The Moravian Church
The Moravian Church, known in Germany as the Brüdergemeinde, Brüder-Unität or Herrnhüter, was a protestant movement that originally began in the Czech Republic before the time of the Reformation. It was ‘renewed’ in the early eighteenth century by Count Nikolaus Ludwig von Zinsendorf (1700-1760) when a group of peasants, artisans and craftsmen, mostly Protestant, flocked to the nobleman’s estates in Berthelsdorf, Saxony (moravianlives.com).
Von Zinsendorf was fascinated with the Moravian emphasis on an emotional form of spiritual life and granted the peasants land to build a village in nearby Herrnhut and Herrnhaag, today UNESCO World Heritage Cultural Sites. Some aspects of Moravian life were different than the practices of other Protestant groups:
° They emphasized the importance of education in individual religious growth and experience,
° They saw men and women as spiritual equals (study.com),
° From the middle of the 18th Century on they encouraged every member of their worldwide congregation to write a memoir or ‘Lebenslauf’ to portray their inner journey and serve as a means of edification for the Moravian community,
° The church encouraged Moravian missionaries to settle in many parts of the world, including the Caribbean, North and South America, the Arctic, Africa and the Far East (wikipedia).
Today nearly 65,000 records from the memoirs written by prominent Moravians still exist and provide a vast database for researching the history of the church members and their ancestry (moravianlives.com).
Early Moravians in America
Initially, the Moravians attempted to settle in Georgia, but due to complications and an impending war several church members relocated in 1740 to Bethlehem, Pennsylvania. While the prime objective of settling in the colonies was to convert the indigenous population in Delaware, the Moravian method of evangelizing was not always looked upon kindly, nor always welcomed (wikipedia).
The Moravians in Bethlehem lived in a communal society organized into groups, called choirs, by age, sex, and marital status. They also operated under a General Economy where everyone worked for the good of the community and received care from cradle to grave.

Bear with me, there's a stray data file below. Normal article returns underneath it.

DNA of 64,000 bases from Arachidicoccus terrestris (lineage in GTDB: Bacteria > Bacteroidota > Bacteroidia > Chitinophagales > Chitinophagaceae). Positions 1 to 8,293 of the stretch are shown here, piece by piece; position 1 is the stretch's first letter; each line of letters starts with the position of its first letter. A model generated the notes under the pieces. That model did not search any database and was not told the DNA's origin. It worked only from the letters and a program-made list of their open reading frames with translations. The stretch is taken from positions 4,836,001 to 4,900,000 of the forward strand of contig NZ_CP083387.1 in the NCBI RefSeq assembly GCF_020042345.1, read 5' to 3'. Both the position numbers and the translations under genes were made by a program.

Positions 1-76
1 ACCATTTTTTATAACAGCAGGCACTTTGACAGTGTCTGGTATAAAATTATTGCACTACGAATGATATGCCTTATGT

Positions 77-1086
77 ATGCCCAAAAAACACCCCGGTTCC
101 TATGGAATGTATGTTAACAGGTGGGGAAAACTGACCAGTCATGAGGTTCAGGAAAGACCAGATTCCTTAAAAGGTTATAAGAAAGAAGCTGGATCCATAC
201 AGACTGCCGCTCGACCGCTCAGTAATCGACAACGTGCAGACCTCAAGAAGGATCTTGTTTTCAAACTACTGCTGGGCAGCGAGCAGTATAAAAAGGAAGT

The General Economy was an exclusive association in which prevailed a sort of communism based on labor, but not on goods. This communism was not binding, but left to the free will of each to adopt or reject. For instance, those who had property retained full control of it and were not required to sacrifice it in any way. All that the members of this association gave was their time and work. In return they received the necessaries of life and the comforts of home. The Economy existed for only twenty years, and was abandoned in 1762. While in force, it defrayed the expenses of the various immigrations from Europe, gave the Moravian colony comfort support, and maintained the mission among the Indians.
Another peculiar principle, adopted by the church at large and retained in its American settlements, was the use of the lot. According to the precedent set by the apostles at the election of Matthias, the will of God was to be ascertained in all important affairs. Hence the lot was employed in the appointment of ministers and the admission of members, as well as in the contraction of marriages. Marriages were not however contracted in an offensive or oppressive way. Men and women were not indiscriminately coupled contrary to their wishes. A man proposed a woman to the church authorities, or, if he had no proposal to make asked the authorities to suggest a woman. The authorities submitted the proposal to the decision of the lot, and, if it was sanctioned, made the woman an offer of marriage in the name of the man, which she could also reject. The lot bound the authorities to make the offer, but not the woman to accept it. If the proposal was rejected by the lot, the man made another. The fact that both sexes lived in “classes,” (separate houses) and had barely any social interaction made this system useful. (leihighvalleyhistory.com)
The Moravian Church has roughly 825,000 members worldwide and remains active in missionary work, education and social work. The American Moravian Church sponsors Moravian College and Seminary, recognized as the sixth oldest institution of higher education in the United States. A branch of the Moravian Church that settled in Texas in the 1800a exists under the name Unity of the Brethren. The largest concentration of Moravians today is in Tanzania. The church motto is:
‘In essentials, unity; in nonessentials, liberty; and in all things, love’.